In the middle of this discourse we heard some of them awake, and soon after we saw two of them on their feet. I asked him if either of them were of the men who he had said were the heads of the mutiny. He said, “No.” “Well then,” said I, “you may let them escape; and Providence seems to have wakened them on purpose to save themselves. Now,” says I, “if the rest escape you, it is your fault.”
Animated with this, he took the musket I had given him in his hand, and a pistol in his belt, and his two comrades with him, with each man a piece in his hand. The two men who were with him going first made some noise, at which one of the seamen who was awake turned about, and seeing them coming cried out to the rest; but it was too late then, for the moment he cried out they fired, I mean the two men, the captain wisely reserving his own piece. They had so well aimed their shot at the men they knew, that one of them was killed on the spot, and the other very much wounded; but not being dead, he started up upon his feet, and called eagerly for help to the other. But the captain stepping to him, told him It was too late to cry for help, he should call upon God to forgive his villainy; and with that word knocked him down with the stock of his musket, so that he never spoke more. There were three more in the company, and one of them was also slightly wounded. By this time I was come; and when they saw their danger, and that it was in vain to resist, they begged for mercy. The captain told them he would spare their lives if they would give him any assurance of their abhorrence of the treachery they had been guilty of, and would swear to be faithful him in recovering the ship, and afterwards in carrying her back to Jamaica, from whence they came. They gave him all the protestations of their sincerity that could be desired, and he was willing to believe them, and spare their lives, which I was not against, only I obliged him to keep them bound hand and foot while they were upon the island.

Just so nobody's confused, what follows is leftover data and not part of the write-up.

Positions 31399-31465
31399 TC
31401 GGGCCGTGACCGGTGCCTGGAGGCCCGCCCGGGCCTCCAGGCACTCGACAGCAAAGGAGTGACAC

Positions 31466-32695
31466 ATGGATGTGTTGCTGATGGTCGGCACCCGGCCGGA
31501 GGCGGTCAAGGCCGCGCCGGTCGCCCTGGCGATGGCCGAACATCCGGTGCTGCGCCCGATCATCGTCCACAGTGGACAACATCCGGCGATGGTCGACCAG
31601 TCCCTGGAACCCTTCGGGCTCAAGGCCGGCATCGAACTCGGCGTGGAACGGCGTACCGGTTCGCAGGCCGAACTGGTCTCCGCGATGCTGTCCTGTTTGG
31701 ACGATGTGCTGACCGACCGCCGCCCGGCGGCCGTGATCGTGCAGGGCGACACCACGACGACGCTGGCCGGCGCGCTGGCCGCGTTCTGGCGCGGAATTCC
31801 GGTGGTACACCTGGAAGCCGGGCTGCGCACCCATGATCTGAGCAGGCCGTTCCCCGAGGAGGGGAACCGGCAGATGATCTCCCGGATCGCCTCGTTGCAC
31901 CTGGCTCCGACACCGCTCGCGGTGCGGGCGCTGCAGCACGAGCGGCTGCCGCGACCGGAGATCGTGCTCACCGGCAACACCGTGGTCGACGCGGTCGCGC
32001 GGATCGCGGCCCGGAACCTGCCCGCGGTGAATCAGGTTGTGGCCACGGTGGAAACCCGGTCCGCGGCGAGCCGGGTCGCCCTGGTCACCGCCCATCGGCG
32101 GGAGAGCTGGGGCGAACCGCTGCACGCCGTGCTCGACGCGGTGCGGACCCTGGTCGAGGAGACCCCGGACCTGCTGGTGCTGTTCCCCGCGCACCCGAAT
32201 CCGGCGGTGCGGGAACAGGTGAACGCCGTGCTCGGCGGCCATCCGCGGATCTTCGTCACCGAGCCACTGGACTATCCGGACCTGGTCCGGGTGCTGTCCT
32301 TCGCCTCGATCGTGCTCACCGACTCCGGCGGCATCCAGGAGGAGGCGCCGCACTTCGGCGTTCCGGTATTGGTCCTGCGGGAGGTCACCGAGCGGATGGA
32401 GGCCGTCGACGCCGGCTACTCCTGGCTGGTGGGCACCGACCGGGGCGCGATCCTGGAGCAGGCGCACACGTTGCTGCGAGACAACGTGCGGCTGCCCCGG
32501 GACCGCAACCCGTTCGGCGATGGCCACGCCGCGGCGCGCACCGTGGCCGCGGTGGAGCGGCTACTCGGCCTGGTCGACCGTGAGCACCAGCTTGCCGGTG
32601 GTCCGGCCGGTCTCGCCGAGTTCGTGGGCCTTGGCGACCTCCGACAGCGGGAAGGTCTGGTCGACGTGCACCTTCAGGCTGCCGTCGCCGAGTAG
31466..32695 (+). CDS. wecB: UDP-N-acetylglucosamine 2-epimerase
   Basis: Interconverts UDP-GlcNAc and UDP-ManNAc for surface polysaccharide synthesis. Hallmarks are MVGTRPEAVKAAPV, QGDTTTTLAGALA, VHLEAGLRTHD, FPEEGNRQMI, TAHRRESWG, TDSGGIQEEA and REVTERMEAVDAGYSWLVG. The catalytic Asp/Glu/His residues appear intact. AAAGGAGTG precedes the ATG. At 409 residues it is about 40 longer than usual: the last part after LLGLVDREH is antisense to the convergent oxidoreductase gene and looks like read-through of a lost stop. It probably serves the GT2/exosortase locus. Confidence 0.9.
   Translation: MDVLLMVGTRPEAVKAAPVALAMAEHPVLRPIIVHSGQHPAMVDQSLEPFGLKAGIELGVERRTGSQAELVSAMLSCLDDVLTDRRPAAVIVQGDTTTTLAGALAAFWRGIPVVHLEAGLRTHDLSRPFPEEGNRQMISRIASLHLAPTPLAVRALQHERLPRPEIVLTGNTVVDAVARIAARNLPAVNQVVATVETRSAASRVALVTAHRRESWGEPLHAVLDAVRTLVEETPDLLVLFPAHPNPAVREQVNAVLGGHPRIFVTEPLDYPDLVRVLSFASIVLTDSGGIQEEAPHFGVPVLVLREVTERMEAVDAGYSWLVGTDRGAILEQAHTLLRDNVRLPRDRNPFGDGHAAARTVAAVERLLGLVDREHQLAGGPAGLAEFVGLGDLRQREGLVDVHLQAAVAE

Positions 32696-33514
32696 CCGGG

While this was doing, I sent Friday with the captain’s mate to the boat, with orders to secure her, and bring away the oars and sail, which they did; and by and by three straggling men that were (happily for them) parted from the rest, came back upon hearing the guns fired; and seeing their captain, who before was their prisoner, now their conqueror, they submitted to be bound also, and so our victory was complete.
It now remained that the captain and I should inquire into one another’s circumstances. I began first, and told him my whole history, which he heard with an attention even to amazement; and particularly at the wonderful manner of my being furnished with provisions and ammunition; and, indeed, as my story is a whole collection of wonders, it affected him deeply. But when he reflected from thence upon himself, and how I seemed to have been preserved there on purpose to save his life, the tears ran down his face, and he could not speak a word more.
After this communication was at an end I carried him and his two men into my apartment, leading them in just where I came out, viz., at the top of the house, where I refreshed them with such provisions as I had, and showed them all the contrivances I had made during my long, long inhabiting that place.